Radiology Firing Line
Summary: Radiologists tackle some of medicine's most pressing issues.
How easy is it for physicians to choose wisely and reject low value care? Who decides what's wise and what's unwise? In this episode Saurabh Jha (aka @RogueRad) speaks with William Sullivan MD JD. Dr. Sullivan is an emergency physician and an attorney specializing in healthcare issues. Dr. Sullivan represents physicians and has published many articles on legal aspects of medicine. He is a past president of the Illinois College of Emergency Physicians and a past chair and current member of the American College of Emergency Physicians' Medical Legal Committee.
In 1999, the Institute of Medicine (IOM) in their landmark report - To Err is Human - estimated that the number of deaths from medical errors is 44 ,000 to 98, 000. The report ushered the Quality and Safety Movement, which became a dominant force in all hospitals. Yet the number of deaths from medical errors climbed. It is now touted to be the 3rd leading cause of death. How easy is it to precisely quantify the number of deaths from medical errors? Not many physicians challenged the methodologies of the IOM report. Some feared that they'd be accused of "making excuses for doctors." Many simply didn't have a sufficient grip on statistics of measurement sciences. One exception was Rodney Hayward - who was then an early career researcher, a measurement scientist, who studied how sensitive the estimates of medical errors were to a range of assumptions. Saurabh Jha (aka @RogueRad) speaks with Professor Hayward for the Firing Line Podcast about his reesrach in JAMA published in 2001 - Estimating Hospital Deaths Due to Medical Errors: Preventability Is in the Eye of the Reviewer. It was a landmark publication of the time, and its objective methods have stood the test of time. Rod Hayward a Professor of Public Health and Internal Medicine at the University of Michigan and Co-Director of the Center for Practice Management and Outcomes Research at the Ann Arbor VA HSR&D. He received his training in health services research as a Robert Wood Johnson Clinical Scholar at UCLA and at the RAND Corporation, Santa Monica. His current and past work includes studies examining measurement of quality, costs and health status, environmental and educational factors affecting physician practice patterns, quality improvement, and physician decision making. His current work focuses on quality measurement and improvement for chronic diseases, such as diabetes, hypertension and heart disease. Link to paper - https://jamanetwork.com/journals/jama/fullarticle/194039
Can we reduce over diagnosis by re-naming disease to less anxiety-provoking makes? For example, if we call a 4.1 cm ascending aorta “ecstasia” instead of “aneurysm” will there be less over-treatment? Saurabh Jha (aka @RogueRad) discusses over diagnosis with Ian Amber, a musculoskeletal radiologist at Georgetown University, Washington.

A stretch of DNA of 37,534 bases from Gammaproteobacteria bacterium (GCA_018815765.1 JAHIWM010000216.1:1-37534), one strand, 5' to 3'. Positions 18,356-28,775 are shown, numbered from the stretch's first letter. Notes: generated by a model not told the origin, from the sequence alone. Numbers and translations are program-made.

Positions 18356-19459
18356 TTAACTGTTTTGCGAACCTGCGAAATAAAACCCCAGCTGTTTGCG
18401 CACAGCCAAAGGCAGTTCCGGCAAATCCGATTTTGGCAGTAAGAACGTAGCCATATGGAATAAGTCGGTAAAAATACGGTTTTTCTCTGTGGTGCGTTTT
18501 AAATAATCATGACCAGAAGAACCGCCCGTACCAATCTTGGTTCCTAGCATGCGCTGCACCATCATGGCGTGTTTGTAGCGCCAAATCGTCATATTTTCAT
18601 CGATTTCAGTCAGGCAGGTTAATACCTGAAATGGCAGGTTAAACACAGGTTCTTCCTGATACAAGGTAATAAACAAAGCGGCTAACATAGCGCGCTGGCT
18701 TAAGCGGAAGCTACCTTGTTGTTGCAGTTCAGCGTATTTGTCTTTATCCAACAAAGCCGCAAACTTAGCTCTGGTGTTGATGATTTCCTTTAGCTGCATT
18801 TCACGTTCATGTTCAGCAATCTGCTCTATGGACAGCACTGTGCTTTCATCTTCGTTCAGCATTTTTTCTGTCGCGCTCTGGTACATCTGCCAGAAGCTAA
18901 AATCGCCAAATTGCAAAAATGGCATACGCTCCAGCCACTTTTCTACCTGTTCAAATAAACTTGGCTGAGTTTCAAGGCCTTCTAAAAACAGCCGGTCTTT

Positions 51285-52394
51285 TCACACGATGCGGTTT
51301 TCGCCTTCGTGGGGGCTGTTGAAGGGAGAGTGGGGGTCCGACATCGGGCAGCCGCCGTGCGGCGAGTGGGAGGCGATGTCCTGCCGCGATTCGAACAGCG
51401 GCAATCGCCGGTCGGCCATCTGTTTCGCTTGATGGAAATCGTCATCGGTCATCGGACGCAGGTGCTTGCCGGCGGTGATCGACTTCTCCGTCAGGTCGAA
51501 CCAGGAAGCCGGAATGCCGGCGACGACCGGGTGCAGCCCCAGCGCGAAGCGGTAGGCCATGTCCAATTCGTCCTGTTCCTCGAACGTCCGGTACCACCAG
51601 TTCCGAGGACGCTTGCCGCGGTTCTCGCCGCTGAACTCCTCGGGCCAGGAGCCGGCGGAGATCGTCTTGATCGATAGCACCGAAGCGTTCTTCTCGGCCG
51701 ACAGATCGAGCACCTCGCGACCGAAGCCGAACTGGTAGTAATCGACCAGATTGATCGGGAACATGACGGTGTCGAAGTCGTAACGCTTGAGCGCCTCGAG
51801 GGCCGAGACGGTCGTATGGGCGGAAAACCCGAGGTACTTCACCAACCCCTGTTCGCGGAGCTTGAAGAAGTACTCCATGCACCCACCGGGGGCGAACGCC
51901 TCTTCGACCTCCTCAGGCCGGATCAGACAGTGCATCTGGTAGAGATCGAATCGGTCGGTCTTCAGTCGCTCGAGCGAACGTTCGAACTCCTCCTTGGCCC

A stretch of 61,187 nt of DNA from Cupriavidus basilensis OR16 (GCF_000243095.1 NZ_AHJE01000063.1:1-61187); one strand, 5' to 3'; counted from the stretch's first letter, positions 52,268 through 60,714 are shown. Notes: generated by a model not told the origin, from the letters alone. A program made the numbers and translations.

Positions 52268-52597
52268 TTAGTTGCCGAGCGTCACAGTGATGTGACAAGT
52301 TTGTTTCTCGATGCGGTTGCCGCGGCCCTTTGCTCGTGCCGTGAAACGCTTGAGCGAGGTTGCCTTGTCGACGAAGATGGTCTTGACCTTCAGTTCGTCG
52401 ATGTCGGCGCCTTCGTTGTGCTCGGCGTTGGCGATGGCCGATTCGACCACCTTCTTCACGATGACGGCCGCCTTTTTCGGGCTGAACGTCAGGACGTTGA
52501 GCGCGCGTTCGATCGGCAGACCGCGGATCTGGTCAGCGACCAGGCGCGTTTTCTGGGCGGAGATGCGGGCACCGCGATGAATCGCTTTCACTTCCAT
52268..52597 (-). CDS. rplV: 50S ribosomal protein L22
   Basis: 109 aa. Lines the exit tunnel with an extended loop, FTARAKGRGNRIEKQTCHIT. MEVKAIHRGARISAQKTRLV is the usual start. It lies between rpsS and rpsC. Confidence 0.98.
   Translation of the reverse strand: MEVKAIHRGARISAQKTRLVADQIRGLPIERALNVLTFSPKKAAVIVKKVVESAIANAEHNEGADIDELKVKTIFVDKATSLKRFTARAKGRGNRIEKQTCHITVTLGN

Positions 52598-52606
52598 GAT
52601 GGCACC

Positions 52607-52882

What role can radiologists play in shared decision making? C. Matthew Hawkins, MD discusses this important topic with patient advocate Andrea Borondy Kitts.
Saurabh Jha (@RogueRad) speaks with Professor Jeffrey Flier who was the 21st Dean of Harvard Medical School, on wide ranging topics including growing up in the Bronx, reproducibility crisis, research fraud, health policy, and intellectual diversity. Professor Flier went to Mt. Sinai School of Medicine and completed his training in endocrinology at the National Institutes of Health. He moved north, and became Chief of Diabetes Unit at Beth-Israel Hospital, Boston, spearheading their research. He was Dean of Harvard Medical School between 2007 and 2016. A prolific scientist, Professor Flier has contributed extensively to metabolic research in diabetes and obesity. He has also written about health policy. He supports intellectual diversity in universities, often leading by example. He has contributed to the literary online magazine, Quillette. He’s also famously known in medical Twitter as the dean who tweets and engages all sorts of tweeps. As one tweep once privately remarked to me “OMG, the dean of Harvard Medical School just responded to my tweet! That’s made my day.”
What does it take to create a decision rule? In this podcast Saurabh Jha (@RogueRad) has a discussion with Robert W. Yeh MD MBA about the deep though and complex statistics involved in creating a decision rules ti guide therapy which have narrow risk-benefit calculus, specifically a rule for how long patients should continue dual anti-platelat therapy after percutaneous coronary intervention (1). They also discuss the motivation behind the legendary, and satirical, parachute RCT published in the recent Christmas edition of the BMJ (2), which delighted satirists all over the world (3). Dr. Robert W. Yeh is the Director of the Richard and Susan Smith Center for Outcomes Research in Cardiology at the Beth Israel Deaconess Medical Center, and Associate Professor of Medicine at Harvard Medical School. An extremely accomplished scholar whose research transcends many types of methodologies. (1) https://jamanetwork.com/journals/jama/fullarticle/2508253 (2). https://www.bmj.com/content/363/bmj.k5094 (3). https://thehealthcareblog.com/blog/2018/12/22/evidence-based-satire/